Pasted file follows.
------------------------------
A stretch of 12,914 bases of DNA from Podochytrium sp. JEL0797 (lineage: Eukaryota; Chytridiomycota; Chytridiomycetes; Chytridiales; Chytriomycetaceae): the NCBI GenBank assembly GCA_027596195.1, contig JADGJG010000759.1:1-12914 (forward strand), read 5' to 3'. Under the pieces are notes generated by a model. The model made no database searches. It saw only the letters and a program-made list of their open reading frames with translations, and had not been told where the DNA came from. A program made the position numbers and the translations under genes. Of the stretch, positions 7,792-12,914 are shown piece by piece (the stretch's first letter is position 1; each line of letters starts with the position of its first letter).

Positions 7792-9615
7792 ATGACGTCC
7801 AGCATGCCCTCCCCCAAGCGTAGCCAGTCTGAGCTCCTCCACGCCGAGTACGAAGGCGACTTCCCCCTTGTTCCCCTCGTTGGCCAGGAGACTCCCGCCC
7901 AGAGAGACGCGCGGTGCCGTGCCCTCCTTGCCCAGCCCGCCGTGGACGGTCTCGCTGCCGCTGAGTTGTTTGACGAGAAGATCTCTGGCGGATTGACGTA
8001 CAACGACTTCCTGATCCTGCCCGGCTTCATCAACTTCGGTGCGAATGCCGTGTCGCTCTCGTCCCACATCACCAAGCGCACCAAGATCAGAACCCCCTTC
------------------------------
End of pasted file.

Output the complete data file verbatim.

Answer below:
A stretch of 12,914 bases of DNA from Podochytrium sp. JEL0797 (lineage: Eukaryota; Chytridiomycota; Chytridiomycetes; Chytridiales; Chytriomycetaceae): the NCBI GenBank assembly GCA_027596195.1, contig JADGJG010000759.1:1-12914 (forward strand), read 5' to 3'. Under the pieces are notes generated by a model. The model made no database searches. It saw only the letters and a program-made list of their open reading frames with translations, and had not been told where the DNA came from. A program made the position numbers and the translations under genes. Of the stretch, positions 7,792-12,914 are shown piece by piece (the stretch's first letter is position 1; each line of letters starts with the position of its first letter).

Positions 7792-9615
7792 ATGACGTCC
7801 AGCATGCCCTCCCCCAAGCGTAGCCAGTCTGAGCTCCTCCACGCCGAGTACGAAGGCGACTTCCCCCTTGTTCCCCTCGTTGGCCAGGAGACTCCCGCCC
7901 AGAGAGACGCGCGGTGCCGTGCCCTCCTTGCCCAGCCCGCCGTGGACGGTCTCGCTGCCGCTGAGTTGTTTGACGAGAAGATCTCTGGCGGATTGACGTA
8001 CAACGACTTCCTGATCCTGCCCGGCTTCATCAACTTCGGTGCGAATGCCGTGTCGCTCTCGTCCCACATCACCAAGCGCACCAAGATCAGAACCCCCTTC